Author: Henry

Eunisses Hernandez, L.A.’s first female mayor, says she’s a good candidate for the job

Eunisses Hernandez, L.A.'s first female mayor, says she's a good candidate for the job

Eunisses Hernandez unseated Gil Cedillo. Can she help solve L.A.’s political crisis?

Eunisses Hernandez took over for the late, unlamented Gil Cedillo as the Democratic Party’s candidate for mayor in 2017. She’s won the backing of the L.A. City Council, a potential boon for her run to succeed the council member who’s now in a tough reelection battle, but whether she can turn around the city’s dismal reputation will depend on getting her message out to the community.

The former L.A. County deputy registrar of voters made a name for herself as a community organizer. She’s a former community development administrator who’s worked for the Los Angeles County Department of Public Health, was an executive assistant to Gov. Jerry Brown, and served as chairman of the San Gabriel Valley Council of Governments. She’s also one of the founders of the L.A. Alliance for the Arts, and a current member of the boards of the California Recovery Fund and the Eastwood Theater. A veteran of the city’s housing crisis and an advocate for those who can’t afford housing, she’s also a vocal proponent of rent control and affordable housing. And while she won’t have a campaign staff of city consultants, she’ll have a support team comprised of other community leaders, as well – which is especially important, as she’ll undoubtedly face some tough decisions with voters in the coming months.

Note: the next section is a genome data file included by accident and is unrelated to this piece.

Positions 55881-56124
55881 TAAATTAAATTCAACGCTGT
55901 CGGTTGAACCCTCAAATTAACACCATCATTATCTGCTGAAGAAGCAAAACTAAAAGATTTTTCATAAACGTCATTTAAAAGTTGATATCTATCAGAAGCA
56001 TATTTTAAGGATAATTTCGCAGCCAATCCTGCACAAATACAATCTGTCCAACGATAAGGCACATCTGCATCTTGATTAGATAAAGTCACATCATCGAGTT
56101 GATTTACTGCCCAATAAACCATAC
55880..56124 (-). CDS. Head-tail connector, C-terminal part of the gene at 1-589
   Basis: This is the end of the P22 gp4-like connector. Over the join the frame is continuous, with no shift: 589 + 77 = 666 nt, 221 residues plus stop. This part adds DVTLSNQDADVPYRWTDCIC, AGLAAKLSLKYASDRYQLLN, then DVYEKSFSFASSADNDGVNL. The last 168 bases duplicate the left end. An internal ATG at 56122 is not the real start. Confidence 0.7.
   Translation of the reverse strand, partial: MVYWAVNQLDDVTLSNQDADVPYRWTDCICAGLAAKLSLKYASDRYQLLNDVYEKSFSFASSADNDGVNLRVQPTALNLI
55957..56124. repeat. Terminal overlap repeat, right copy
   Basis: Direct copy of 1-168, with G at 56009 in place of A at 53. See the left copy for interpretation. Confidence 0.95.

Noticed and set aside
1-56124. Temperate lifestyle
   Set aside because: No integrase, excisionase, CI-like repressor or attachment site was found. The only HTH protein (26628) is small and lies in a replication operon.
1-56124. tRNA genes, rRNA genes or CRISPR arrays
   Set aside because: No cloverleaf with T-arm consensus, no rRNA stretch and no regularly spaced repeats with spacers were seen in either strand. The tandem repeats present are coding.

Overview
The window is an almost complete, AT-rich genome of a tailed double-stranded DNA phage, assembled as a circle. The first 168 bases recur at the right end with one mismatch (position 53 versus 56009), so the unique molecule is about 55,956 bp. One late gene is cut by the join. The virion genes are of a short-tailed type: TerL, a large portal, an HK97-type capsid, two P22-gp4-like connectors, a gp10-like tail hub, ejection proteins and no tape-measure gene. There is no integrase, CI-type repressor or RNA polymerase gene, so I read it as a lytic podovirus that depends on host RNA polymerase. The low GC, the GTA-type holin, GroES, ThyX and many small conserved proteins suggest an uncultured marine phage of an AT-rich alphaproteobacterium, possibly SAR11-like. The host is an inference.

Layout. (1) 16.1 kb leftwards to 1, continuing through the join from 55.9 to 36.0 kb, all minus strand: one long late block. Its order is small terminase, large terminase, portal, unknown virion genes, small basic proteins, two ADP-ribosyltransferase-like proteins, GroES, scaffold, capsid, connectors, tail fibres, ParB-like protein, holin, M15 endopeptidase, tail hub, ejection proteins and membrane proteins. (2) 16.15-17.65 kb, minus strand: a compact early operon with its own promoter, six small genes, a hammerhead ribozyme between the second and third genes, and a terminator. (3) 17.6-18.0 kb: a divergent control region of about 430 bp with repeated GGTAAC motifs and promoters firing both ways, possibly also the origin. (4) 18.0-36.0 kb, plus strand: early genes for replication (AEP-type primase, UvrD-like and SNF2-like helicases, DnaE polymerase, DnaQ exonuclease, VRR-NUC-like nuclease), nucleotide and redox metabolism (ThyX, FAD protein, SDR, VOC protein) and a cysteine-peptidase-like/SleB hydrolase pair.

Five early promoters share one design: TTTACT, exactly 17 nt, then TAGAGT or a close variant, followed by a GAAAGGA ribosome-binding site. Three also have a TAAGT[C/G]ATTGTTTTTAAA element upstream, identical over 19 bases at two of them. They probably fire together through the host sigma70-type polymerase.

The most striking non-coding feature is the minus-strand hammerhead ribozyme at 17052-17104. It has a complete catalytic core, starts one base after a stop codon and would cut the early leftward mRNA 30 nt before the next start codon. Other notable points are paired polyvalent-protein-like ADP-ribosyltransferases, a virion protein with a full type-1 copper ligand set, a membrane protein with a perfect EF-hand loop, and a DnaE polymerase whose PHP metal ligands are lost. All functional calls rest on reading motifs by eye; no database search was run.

We caught up with one of her supporters, former L.A. City Council member Joe Buscaino, in his office to talk about her mayoral run, what she’ll probably be up against in a tough election, and the challenge of campaigning while also maintaining a job.

What made you decide to run, and why now?

The reason why I decided to run is more than just an answer to the question of why I was interested. It’s about the kind of mayor I want to be.

In the past, I’ve felt that the mayor of Los Angeles has a very narrow view of the city and what

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